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6 Tips from Foster Youth on What Makes a Good Foster Parent

Currently, there are more than 3,000 youth in foster care in NW Missouri, and we need more individuals and families who are willing to open up their hearts and their homes to youth in state custody. But what does it take to be a good foster parent? 

This article was created in collaboration with former and current youth in foster care who currently participate in our Youth Educational Success (YES) program. Together, we created a list of the top six characteristics that every foster parent should have.

Foster Parents Should ...

This article was created in collaboration with former and current youth in foster care who currently participate in our Youth Educational Success (YES) program. Together, we created a list of the top six characteristics that every foster parent should have.

Be understanding. 

Youth in state custody enter care for a variety of reasons. It’s important for foster parents to understand that each youth’s history, past trauma and background is different, and that it’s not always possible to have a ‘one size fits all’ approach to parenting. Additionally, it’s important for parents to understand that completing educational goals might be challenging. Each time a youth in foster care moves homes or schools this makes it increasingly harder for them to stay on track with their educational goals. On average, each move will lose six months of educational progress, and this can begin to affect their self-esteem and confidence at school and at home.

Be approachable.

Youth in foster care have lived with a lot of uncertainty. It’s important for foster parents to be approachable, so when questions or concerns arise they have someone who they can safely turn to for guidance, support or even just to have someone listen. Additionally, being able to listen without judgement can be hard, but will go a long way in building trust between you and your foster child.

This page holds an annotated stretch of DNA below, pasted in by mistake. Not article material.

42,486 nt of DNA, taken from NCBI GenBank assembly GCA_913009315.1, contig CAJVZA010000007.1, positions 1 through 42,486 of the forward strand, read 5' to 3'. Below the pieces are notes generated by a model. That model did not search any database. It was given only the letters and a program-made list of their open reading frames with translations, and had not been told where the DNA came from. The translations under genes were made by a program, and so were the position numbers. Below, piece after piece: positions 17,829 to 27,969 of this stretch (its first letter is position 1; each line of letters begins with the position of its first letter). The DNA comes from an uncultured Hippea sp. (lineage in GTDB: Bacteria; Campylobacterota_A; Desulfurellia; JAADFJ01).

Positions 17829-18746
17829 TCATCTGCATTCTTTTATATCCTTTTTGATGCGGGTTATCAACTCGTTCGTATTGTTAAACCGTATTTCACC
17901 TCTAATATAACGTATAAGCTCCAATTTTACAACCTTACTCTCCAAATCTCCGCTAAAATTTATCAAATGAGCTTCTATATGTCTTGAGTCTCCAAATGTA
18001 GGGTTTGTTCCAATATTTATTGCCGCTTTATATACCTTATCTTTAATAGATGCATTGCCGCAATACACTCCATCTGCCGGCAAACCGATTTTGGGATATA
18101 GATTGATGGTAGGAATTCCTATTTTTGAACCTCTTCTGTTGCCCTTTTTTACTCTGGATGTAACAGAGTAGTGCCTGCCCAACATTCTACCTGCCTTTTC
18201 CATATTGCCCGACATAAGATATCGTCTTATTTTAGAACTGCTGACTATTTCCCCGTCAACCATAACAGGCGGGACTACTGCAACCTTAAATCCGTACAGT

Have time.

It’s easy to get caught up in work, keeping the house clean and juggling appointments, but it’s also important to understand the need for quality time together. Being able to give undivided time is a good way to earn their trust. Spending time together doesn’t have to be anything elaborate, it could be finding a hobby together and setting aside one hour a week to work on it, or even going on a walk together in the evenings. 


Be willing to teach. 

When you were a child do you remember some of the things your parents taught you? Without guidance, we might not have ever learned how to ride a bike, balance a checkbook or even cook. The same is true for youth in foster care. They look to their foster parents to help them learn the things that will make independent adults later in life. 

Be ready to advocate.

Being able to advocate is a characteristic that any parent should embody. For foster parents, this could mean advocating for the youth in your care during court appointments, and speaking up for them at school or with their caseworkers, as well as speaking up if your family needs additional support and resources. Recognize “normal” teenage behavior and not label it as “out of control”. 

Accept me as your own.

This one is pretty important. Nobody wants to feel like an outsider. This could mean being able and willing to attend school events, help with homework or even driving them to and from sports practice. As a foster parent, it’s essential that you treat the youth in your care like you’d treat your biological children, with respect, dignity and hope for a strong and independent future. 

Do you think you have what it takes to become a good foster parent? We have a critical need for foster families who are willing to accept sibling groups and older youth into their homes.

You can learn more about becoming a foster parent, or give us a call at 855-SRV-KIDS to speak directly to a team member.